Inside Bomber Row

How America's most dangerous criminals mix with a Who's Who of the global jihad in a Colorado prison

  • Share
  • Read Later

(6 of 6)

From Eric Rudolph's point of view, the ADX is locked down very tight. The procedure to leave one's cell for a rare opportunity to exercise outside, for instance, is an ordeal. Two guards enter the vestibule and order the inmate to strip. After a cavity search, he dresses again and his hands are cuffed through an opening in the bars that separate the vestibule from the rest of the cell. The guards then march him down the corridor, a steel-tipped baton at the ready. When all the prisoners are lined up, they are led to an outdoor recreation area enclosed by 25-ft. walls. If they look straight up through the chain mesh that encloses the top of the yard, they can see a patch of the blue Colorado sky.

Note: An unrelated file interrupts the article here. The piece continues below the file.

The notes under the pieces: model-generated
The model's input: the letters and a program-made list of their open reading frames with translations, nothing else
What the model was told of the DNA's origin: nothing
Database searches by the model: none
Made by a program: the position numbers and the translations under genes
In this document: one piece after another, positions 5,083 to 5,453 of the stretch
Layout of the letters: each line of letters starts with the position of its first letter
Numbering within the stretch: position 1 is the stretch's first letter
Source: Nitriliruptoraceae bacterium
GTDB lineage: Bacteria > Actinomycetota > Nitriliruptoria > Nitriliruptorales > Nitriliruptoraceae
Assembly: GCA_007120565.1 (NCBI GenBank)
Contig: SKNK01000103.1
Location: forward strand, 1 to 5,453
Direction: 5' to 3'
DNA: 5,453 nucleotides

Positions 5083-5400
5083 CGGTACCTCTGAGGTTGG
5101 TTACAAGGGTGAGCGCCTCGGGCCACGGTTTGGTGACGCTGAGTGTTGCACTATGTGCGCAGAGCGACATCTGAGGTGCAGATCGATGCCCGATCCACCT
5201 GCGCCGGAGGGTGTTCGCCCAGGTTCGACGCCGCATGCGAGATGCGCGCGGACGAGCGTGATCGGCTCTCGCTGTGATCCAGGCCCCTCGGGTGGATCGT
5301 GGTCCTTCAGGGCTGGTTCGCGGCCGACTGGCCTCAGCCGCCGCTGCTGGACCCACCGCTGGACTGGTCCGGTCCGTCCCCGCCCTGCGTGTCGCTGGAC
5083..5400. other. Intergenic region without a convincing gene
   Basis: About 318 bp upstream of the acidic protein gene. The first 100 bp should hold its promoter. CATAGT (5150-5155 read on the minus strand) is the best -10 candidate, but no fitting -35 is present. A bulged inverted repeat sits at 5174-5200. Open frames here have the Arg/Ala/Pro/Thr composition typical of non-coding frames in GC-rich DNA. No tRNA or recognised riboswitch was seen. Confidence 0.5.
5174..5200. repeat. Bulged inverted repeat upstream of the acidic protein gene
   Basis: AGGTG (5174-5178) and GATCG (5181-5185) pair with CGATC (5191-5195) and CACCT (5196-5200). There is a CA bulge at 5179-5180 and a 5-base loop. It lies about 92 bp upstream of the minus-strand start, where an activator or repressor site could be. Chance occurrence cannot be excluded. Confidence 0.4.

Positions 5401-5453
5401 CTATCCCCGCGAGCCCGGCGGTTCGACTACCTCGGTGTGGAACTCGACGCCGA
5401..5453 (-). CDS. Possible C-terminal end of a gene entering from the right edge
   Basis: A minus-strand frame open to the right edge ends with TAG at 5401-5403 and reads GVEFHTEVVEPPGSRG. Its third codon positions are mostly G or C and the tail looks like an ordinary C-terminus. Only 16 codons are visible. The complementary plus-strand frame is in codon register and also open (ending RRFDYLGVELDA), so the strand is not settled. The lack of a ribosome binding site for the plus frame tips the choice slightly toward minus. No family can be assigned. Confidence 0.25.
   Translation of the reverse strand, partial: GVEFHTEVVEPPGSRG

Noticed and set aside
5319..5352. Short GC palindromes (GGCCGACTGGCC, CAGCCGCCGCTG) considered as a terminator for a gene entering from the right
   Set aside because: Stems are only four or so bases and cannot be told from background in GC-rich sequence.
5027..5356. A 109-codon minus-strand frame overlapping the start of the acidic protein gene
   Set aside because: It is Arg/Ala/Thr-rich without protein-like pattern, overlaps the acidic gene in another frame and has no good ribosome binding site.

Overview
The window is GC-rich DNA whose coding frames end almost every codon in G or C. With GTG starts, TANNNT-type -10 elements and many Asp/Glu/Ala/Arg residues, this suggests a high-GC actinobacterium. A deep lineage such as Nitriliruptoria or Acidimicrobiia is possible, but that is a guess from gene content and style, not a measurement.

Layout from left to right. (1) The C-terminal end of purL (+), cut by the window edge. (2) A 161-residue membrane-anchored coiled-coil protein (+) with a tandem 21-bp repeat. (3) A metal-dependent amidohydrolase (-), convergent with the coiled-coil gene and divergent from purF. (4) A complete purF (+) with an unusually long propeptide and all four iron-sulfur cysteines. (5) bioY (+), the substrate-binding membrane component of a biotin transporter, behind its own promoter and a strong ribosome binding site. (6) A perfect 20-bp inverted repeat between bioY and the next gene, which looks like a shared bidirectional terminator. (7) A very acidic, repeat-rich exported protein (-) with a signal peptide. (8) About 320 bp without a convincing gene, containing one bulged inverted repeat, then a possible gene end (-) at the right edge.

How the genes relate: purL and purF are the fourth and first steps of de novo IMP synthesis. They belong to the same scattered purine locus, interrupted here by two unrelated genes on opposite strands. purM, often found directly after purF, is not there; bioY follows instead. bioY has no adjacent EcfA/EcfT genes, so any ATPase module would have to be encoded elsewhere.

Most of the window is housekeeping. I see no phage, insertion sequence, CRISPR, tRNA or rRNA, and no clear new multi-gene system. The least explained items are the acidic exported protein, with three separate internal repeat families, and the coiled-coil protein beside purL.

The prisoners are placed in chain-link enclosures called "dog runs," one per cage. Their cuffs are removed through a door slot. This is the only time the inmates actually see and interact with one another. "It is awkward adjusting my voice from the necessary yell of the cell block to the face-to-face conversation in the yard," Rudolph writes. "Unlike me the Arabs don't adjust the volume." Rudolph describes how his neighbors pair up in their separate runs and then "walk the length of the cage in unison, back and forth, yelling as they go. If you've ever seen big cats at a zoo, this is what they do as well. They pace back and forth, rhythmically, like a pendulum. Across the yard, this is what one sees: seven pairs of inmates pacing together, all the while yelling in loud Arabic." The words Aiwa, aiwa echo across the yard. Yes, yes.

"When the hour is up, the slow process of moving us back to the cells begins in reverse," Rudolph writes. "And then we sit in our darkened cells for the rest of the week, staring out at the empty sun-drenched yard."

  1. 1
  2. 2
  3. 3
  4. 4
  5. 5
  6. 6
  7. Next Page